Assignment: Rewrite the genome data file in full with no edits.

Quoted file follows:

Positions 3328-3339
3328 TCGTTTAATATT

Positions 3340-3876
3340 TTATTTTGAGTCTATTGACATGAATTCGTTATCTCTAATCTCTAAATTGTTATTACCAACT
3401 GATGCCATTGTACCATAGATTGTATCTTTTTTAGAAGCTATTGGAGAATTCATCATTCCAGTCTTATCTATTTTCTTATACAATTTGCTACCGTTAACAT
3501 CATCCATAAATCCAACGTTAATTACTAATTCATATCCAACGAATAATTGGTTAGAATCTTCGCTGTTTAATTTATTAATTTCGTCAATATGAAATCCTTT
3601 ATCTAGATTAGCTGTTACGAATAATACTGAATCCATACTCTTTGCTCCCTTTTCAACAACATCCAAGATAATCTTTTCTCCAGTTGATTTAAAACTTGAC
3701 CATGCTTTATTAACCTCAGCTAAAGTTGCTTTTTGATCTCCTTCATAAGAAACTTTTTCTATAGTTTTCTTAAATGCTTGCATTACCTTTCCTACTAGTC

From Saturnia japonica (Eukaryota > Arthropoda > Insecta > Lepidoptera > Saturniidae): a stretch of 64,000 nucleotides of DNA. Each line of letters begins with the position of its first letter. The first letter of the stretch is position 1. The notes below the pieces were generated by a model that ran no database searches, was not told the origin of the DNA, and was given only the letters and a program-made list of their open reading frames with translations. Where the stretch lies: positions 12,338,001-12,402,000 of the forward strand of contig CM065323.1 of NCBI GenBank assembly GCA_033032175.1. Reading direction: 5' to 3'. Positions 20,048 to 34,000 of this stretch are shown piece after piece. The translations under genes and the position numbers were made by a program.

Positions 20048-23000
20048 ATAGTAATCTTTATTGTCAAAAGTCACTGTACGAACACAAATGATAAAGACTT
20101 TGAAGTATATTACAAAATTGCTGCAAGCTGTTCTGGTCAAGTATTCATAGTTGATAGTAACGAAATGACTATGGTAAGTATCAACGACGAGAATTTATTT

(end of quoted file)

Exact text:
Positions 3328-3339
3328 TCGTTTAATATT

Positions 3340-3876
3340 TTATTTTGAGTCTATTGACATGAATTCGTTATCTCTAATCTCTAAATTGTTATTACCAACT
3401 GATGCCATTGTACCATAGATTGTATCTTTTTTAGAAGCTATTGGAGAATTCATCATTCCAGTCTTATCTATTTTCTTATACAATTTGCTACCGTTAACAT
3501 CATCCATAAATCCAACGTTAATTACTAATTCATATCCAACGAATAATTGGTTAGAATCTTCGCTGTTTAATTTATTAATTTCGTCAATATGAAATCCTTT
3601 ATCTAGATTAGCTGTTACGAATAATACTGAATCCATACTCTTTGCTCCCTTTTCAACAACATCCAAGATAATCTTTTCTCCAGTTGATTTAAAACTTGAC
3701 CATGCTTTATTAACCTCAGCTAAAGTTGCTTTTTGATCTCCTTCATAAGAAACTTTTTCTATAGTTTTCTTAAATGCTTGCATTACCTTTCCTACTAGTC

From Saturnia japonica (Eukaryota > Arthropoda > Insecta > Lepidoptera > Saturniidae): a stretch of 64,000 nucleotides of DNA. Each line of letters begins with the position of its first letter. The first letter of the stretch is position 1. The notes below the pieces were generated by a model that ran no database searches, was not told the origin of the DNA, and was given only the letters and a program-made list of their open reading frames with translations. Where the stretch lies: positions 12,338,001-12,402,000 of the forward strand of contig CM065323.1 of NCBI GenBank assembly GCA_033032175.1. Reading direction: 5' to 3'. Positions 20,048 to 34,000 of this stretch are shown piece after piece. The translations under genes and the position numbers were made by a program.

Positions 20048-23000
20048 ATAGTAATCTTTATTGTCAAAAGTCACTGTACGAACACAAATGATAAAGACTT
20101 TGAAGTATATTACAAAATTGCTGCAAGCTGTTCTGGTCAAGTATTCATAGTTGATAGTAACGAAATGACTATGGTAAGTATCAACGACGAGAATTTATTT